What Is a Slot?

A narrow notch, groove or opening, as a keyway in a piece of machinery or a slit for coins in a vending machine. Also: a position in a group, series or sequence.

In computer hardware, a slot is a place where an expansion card (such as an ISA or PCI card) or module can be installed. Some slots are dedicated to graphics cards, while others may be used for memory or peripheral devices.

Slots are often a feature of casino games, where players insert cash or, in “ticket-in, ticket-out” machines, paper tickets with barcodes to activate reels that spin and rearrange symbols to award credits based on a paytable. Symbols vary by game, but classic icons include fruits, bells and stylized lucky sevens. Many slot games have a theme, and bonus features align with the theme.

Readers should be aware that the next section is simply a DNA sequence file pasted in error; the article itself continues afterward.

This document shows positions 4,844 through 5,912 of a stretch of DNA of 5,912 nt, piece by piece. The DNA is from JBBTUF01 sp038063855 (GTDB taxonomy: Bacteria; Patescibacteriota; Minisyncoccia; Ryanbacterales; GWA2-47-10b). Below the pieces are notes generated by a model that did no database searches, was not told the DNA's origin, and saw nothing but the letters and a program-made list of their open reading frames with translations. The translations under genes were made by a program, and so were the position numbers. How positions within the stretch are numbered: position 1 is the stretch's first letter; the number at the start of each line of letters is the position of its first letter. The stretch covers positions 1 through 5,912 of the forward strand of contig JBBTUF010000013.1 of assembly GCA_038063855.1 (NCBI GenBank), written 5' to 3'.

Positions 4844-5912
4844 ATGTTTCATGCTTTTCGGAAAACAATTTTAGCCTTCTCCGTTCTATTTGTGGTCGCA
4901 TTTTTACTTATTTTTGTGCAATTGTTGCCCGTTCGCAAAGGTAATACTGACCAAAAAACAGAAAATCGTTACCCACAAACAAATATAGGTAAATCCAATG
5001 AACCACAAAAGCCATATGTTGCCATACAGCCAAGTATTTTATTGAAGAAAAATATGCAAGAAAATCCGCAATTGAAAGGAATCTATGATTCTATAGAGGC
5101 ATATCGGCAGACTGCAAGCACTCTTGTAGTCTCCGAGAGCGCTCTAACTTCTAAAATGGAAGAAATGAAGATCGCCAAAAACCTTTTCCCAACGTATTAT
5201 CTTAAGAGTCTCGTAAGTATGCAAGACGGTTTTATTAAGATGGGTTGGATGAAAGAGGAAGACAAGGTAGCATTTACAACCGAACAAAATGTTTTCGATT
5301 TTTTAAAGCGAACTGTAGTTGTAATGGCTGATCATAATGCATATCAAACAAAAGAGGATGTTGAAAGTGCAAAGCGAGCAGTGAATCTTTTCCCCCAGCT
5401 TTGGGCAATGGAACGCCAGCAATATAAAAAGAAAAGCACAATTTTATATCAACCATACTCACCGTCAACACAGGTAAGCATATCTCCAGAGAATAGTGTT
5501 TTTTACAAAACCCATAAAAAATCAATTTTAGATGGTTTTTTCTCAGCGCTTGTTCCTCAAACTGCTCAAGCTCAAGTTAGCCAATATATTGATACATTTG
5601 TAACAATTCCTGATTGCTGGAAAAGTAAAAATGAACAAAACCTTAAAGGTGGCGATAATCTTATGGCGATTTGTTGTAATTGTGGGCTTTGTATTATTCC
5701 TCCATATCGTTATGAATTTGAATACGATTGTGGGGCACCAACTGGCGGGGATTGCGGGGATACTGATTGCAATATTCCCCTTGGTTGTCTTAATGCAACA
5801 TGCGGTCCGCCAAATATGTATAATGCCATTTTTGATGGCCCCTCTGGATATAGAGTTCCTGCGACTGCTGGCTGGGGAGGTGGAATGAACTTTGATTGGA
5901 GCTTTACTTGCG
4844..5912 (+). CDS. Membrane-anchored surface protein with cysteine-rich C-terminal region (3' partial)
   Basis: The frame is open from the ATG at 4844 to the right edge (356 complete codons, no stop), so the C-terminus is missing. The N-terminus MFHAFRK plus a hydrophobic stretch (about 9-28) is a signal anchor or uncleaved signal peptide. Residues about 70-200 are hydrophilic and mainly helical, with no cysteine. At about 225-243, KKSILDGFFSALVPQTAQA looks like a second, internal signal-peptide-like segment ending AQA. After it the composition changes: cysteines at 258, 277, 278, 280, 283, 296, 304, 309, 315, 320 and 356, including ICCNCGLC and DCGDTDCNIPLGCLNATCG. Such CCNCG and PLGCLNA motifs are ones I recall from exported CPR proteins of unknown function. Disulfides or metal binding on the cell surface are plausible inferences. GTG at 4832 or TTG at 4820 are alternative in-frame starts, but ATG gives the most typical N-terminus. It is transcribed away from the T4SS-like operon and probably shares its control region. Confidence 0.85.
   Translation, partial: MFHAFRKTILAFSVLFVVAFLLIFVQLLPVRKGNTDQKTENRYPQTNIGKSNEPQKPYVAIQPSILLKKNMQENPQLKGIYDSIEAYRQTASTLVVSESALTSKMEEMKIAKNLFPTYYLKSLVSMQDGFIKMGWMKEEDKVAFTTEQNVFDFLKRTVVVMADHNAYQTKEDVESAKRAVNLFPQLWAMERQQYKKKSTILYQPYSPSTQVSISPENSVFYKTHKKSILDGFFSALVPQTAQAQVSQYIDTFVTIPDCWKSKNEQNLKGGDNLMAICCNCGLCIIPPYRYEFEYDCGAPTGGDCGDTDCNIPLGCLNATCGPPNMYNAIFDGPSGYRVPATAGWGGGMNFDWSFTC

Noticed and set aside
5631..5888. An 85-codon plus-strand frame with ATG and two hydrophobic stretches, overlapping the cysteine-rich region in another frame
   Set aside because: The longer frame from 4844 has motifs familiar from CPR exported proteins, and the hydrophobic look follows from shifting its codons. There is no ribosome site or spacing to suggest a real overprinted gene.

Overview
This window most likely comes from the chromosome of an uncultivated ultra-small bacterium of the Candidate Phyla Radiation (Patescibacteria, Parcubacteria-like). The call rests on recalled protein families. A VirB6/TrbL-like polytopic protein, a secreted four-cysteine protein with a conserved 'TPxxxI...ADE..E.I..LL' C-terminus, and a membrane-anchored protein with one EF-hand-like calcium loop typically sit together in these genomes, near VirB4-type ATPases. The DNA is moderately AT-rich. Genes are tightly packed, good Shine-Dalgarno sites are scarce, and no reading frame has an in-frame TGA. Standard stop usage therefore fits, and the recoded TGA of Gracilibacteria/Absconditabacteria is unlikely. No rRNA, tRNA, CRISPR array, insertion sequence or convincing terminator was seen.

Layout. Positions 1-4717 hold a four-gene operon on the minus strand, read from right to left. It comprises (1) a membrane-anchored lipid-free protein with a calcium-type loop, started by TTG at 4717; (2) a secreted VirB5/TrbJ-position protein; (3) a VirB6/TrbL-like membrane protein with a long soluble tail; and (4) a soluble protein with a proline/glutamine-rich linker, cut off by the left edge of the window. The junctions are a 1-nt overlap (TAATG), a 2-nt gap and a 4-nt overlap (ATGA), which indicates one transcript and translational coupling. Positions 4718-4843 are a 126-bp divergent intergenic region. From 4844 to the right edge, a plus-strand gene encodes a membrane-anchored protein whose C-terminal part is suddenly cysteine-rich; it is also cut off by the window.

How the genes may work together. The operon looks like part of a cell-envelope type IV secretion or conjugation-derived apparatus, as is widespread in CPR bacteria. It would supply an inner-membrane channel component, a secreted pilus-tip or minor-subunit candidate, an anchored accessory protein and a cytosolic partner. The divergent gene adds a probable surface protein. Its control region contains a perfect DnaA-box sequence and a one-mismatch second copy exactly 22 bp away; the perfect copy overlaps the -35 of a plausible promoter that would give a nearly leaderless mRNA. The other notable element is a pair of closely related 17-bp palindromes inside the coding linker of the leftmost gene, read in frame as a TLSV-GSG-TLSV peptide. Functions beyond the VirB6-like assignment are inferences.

It’s frustrating to see someone else win a jackpot when you’re sitting at the same machine, especially if it feels like a split-second decision was involved. The reality is, you’re probably not responsible for the other person’s victory; the odds of hitting a specific combination would be equally difficult if you were on another machine. Fortunately, there are some steps you can take to help prevent the frustration of waiting for your turn. For example, consider checking in early and limiting the amount of money you’re willing to spend on slot games. That way, you can keep your excitement level high without spending more than you can afford to lose.